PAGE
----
Studies Investigating Relationship Between Cardiovascular Health And Obesity Presented At The Annual Meeting Of The North American Association For The Study Of Obesity

Three clinical studies investigating the relationship between aspects of cardiovascular health - including disease risk and cardiorespiratory fitness - and obesity were presented at this week’s annual meeting of the North American Association for the Study of Obesity (NAASO) in Las Vegas, Nevada. The studies were conducted and presented by investigators from the Rippe Lifestyle Institute, a leading research, communications and health promotion organization, and supported by a research grant from Weight Watchers International.

Body Mass Index (BMI) vs. Waist Circumference
In the study, “Does Body Mass Index (BMI) or Waist Circumference Correlate Better with Risk Factors Associated with Obesity?,” (833-P) researchers investigated the relationship between various cardiovascular disease risk factors linked to obesity - including total cholesterol ratio of cholesterol to HDL (TC/HDL), HDL and glucose levels - with body mass index (BMI) and waist circumference to determine if either was more strongly related to these cardiovascular risk factors over the other. BMI uses a weight-to-height ratio to measure body fat and waist circumference and is the accepted standard to diagnose obesity.

Study results found significantly stronger relationships between waist circumference and weight (p<0.001), HDL (p<0.01) and TC/HDL (p<0.05), compared to BMI.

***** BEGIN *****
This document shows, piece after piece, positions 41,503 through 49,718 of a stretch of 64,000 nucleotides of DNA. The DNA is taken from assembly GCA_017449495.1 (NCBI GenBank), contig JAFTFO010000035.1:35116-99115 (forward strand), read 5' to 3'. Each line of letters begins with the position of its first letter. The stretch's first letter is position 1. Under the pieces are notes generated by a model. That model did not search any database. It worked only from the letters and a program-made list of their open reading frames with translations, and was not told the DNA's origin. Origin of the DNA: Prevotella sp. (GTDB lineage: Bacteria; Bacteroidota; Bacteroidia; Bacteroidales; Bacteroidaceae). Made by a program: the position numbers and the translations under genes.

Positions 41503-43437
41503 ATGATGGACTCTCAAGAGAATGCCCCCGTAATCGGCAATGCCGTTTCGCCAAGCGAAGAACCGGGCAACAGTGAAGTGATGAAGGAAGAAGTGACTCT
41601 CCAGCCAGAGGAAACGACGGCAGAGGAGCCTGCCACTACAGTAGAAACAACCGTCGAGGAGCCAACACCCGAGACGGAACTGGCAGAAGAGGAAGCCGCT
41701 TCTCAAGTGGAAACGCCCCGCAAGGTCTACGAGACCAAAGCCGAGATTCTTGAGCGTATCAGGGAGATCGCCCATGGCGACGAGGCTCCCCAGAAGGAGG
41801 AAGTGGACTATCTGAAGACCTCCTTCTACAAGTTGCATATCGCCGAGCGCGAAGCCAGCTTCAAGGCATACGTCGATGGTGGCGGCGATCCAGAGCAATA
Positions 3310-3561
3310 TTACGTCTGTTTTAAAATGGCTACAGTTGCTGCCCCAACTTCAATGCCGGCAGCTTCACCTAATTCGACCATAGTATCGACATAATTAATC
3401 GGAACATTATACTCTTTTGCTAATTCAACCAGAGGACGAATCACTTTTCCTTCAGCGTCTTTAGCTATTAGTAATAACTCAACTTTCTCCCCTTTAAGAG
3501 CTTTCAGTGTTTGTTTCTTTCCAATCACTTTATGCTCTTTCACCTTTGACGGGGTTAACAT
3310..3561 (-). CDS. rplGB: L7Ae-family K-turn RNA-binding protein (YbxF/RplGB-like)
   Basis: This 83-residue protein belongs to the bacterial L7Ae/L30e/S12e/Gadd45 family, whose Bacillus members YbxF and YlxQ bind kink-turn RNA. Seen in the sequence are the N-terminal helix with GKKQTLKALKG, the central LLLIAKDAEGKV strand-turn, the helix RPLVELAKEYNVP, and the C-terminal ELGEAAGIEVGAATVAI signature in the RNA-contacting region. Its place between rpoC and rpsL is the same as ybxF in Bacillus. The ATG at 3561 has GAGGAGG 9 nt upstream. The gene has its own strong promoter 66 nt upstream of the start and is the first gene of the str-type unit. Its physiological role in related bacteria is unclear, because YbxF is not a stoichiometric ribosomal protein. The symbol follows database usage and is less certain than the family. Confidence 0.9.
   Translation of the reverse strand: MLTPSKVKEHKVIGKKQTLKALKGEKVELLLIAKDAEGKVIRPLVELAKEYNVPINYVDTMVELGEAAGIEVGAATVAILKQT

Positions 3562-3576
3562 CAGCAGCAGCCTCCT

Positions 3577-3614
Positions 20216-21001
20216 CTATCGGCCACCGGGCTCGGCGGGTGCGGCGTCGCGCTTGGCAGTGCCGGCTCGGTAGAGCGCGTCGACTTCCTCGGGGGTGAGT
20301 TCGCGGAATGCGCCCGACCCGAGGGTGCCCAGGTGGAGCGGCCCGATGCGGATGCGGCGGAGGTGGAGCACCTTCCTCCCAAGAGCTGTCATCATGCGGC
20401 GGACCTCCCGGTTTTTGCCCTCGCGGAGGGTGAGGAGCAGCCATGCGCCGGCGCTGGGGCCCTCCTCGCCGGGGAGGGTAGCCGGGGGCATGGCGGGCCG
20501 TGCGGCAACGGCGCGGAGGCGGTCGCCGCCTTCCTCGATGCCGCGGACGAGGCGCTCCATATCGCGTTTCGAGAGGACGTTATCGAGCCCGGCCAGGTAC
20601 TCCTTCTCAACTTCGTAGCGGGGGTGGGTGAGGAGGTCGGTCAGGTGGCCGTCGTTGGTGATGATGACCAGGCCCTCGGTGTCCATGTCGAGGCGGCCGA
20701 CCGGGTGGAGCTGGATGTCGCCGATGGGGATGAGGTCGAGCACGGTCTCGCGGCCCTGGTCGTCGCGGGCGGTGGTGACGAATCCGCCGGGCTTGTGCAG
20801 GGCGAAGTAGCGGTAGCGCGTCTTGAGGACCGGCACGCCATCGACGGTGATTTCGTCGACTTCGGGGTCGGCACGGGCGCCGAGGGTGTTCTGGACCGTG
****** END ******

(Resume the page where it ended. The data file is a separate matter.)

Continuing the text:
Only VO2max, a measure of cardiovascular fitness based on the rate of maximal oxygen uptake, and percentage of body fat had a stronger relationship to BMI than waist circumference (p<0.001). While these results conclude an association between measures of fat and a range of cardiovascular disease risk factors, they further demonstrate that abdominal fat has a higher risk associated with it than overall fatness due to the stronger correlation between risk factors and waist circumference than with BMI. Furthermore, waist circumference can be used as strong diagnostic criteria for metabolic syndrome - a cluster of medical conditions characterized by insulin resistance and the presence of obesity, abdominal fat, high blood sugar and triglycerides, high blood cholesterol, and high blood pressure.

"Clearly, physicians need to assess overall cardiovascular risk by routinely measuring both BMI and waist circumference in obese patients," said James M. Rippe, M.D., Founder, Director, Rippe Lifestyle Institute, Associate Professor of Cardiology, Tufts University School of Medicine. "However, the measurement of waist circumference is particularly important in the diagnosis of metabolic syndrome, since this study shows it has quite a strong relationship with cardiovascular risk factors typically found in the condition."

Link Between High-sensitive CRP, Cardiovascular Disease Risk Factors and Cardiorespiratory Fitness

High sensitive C-reactive protein (hs-CRP) is a protein in the blood that, when elevated, is a strong indicator of cardiovascular risk. While past studies have proven that hs-CRP is elevated in obese individuals, two new studies from the Rippe Lifestyle Institute have separately evaluated the relationship between hs-CRP and diagnostic risk factors for metabolic syndrome and CRP and overall cardiovascular fitness.

In the first study, "The Relationship of hs-CRP to Metabolic Syndrome Diagnostic Criteria and Cardiovascular Risk Factors," (835-P) data were collected from 250 sedentary, overweight/obese volunteers to better understand the relationship between hs-CRP and the diagnostic criteria for metabolic syndrome and cardiovascular risk factors. While hs-CRP was excluded if above 10 mg/dL to account for acute inflammation, mean hs-CRP was elevated in these obese individuals with an average 2.68 +/- 2.35 mg/dL.